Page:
Monopolistic competition and Perfect competition

Monopolistic competition and Perfect competition
There are primarily two differences between monopolistic competition and perfect competition. In the case of the former, the number of firms involved in the competition is not infinite as would be the case in perfect competition, although the number may be quite large. Secondly, the product typically sold by each individual firm is slightly different to the others in the market (not homogenous), hence raising the possibility of advertising taking placer to highlight the slight differences in the product characteristics. A good example of a monopolistic competition is the hotel industry, where a majority of the players within the market do not really have control over the pricing and offer similar but slightly different products and services.
Question 2
Pricing strategies typically entail the use of strategies affecting pricing to compete; such as for instance lowering prices in order to maintain or improve market share. A good example is that of Starbucks during the economic downturn in 2009, whereby Starbucks reduced its prices on low end drinks such as lattes and coffee to compete with Dunkin Donuts and McDonald’s who had introduced cheaper low end drinks to take over some of Starbucks market share. This was then followed by an upward adjustment of the high end products. Non pricing strategies however include the strengthening of the brand, for instance in the case of Apple, whereby customers gladly pay more to belong to the Apple family.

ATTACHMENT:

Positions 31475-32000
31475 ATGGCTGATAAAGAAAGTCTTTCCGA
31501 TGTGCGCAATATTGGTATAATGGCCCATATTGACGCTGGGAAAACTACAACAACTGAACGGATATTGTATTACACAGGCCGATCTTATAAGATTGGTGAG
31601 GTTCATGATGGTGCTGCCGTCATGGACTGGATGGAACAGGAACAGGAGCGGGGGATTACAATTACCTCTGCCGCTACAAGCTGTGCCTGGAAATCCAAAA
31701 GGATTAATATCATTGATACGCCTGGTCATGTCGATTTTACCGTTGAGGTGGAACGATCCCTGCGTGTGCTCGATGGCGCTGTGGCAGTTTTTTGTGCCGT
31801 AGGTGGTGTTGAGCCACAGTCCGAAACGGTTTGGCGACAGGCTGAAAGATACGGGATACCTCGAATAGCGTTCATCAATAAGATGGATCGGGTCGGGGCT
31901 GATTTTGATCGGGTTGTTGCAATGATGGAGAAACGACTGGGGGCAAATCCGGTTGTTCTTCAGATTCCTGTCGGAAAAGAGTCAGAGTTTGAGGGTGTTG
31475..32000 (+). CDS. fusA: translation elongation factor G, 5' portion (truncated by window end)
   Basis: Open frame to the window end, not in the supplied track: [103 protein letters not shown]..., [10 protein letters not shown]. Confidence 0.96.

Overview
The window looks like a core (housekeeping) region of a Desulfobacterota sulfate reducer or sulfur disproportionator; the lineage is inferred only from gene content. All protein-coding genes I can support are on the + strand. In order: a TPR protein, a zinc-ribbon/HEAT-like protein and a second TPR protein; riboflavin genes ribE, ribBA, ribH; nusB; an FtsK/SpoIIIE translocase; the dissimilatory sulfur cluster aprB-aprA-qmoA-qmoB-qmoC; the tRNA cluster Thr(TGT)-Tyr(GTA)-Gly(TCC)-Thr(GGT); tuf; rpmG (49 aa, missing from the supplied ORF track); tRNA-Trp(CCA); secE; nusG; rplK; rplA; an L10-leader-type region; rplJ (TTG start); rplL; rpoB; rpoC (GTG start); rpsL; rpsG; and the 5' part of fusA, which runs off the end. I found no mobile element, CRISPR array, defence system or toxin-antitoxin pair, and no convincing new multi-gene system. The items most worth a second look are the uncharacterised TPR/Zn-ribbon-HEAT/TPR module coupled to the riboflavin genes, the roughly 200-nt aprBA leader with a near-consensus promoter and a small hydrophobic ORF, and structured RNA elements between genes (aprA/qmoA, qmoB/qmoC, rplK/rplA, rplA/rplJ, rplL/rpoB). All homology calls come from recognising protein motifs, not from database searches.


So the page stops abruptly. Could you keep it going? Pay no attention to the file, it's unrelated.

Question 4
In economics, scarcity simply refers to the problem of unlimited human needs vis a vis limited resources. Considering that our resources are always limited when compared to our needs or wants, it is a must that one makes a choice over what to satisfy and what not to. In order to make an effective choice, one must carry out a cost benefit analysis, central to which is economics. A good grasp and utilization of economics makes such choices easier and cost effective to make. For instance, when choosing between traveling by rail or by road, where road costs $ 20 more but saves 30 minutes. One may choose road simply because the 30 minutes saved are worth more than 20 dollars.
Question 5
Shortage occurs when the quantity demanded exceeds the quantity supplied, while surplus occurs when the quantity supplied exceeds the quantity demanded. As such, when the consumers of a particular product exceed the number of products available (consumer surplus) a shortage is said to exist. On the other hand, when the products exceed the consumption, a surplus is said to exist. For example, when the food produces is less than what is consumed by the population, a shortage is said to occur, while when the food produced is more than can be consumed, it is said to be in surplus.
Question 6
Determinants of supply are usually number of sellers, cost of production, technology, future expectations and the pricing of a product. For instance, if a product is expected to rise in price in future, suppliers will opt to hoard the product and wait for the price to rise, hence reducing the amount in supply. Similarly, price and future expectations usually affect demand, in addition to other factors such as income, number of buyers and the price of complements and substitutes. Price is primarily affected by the demand and supply of the product.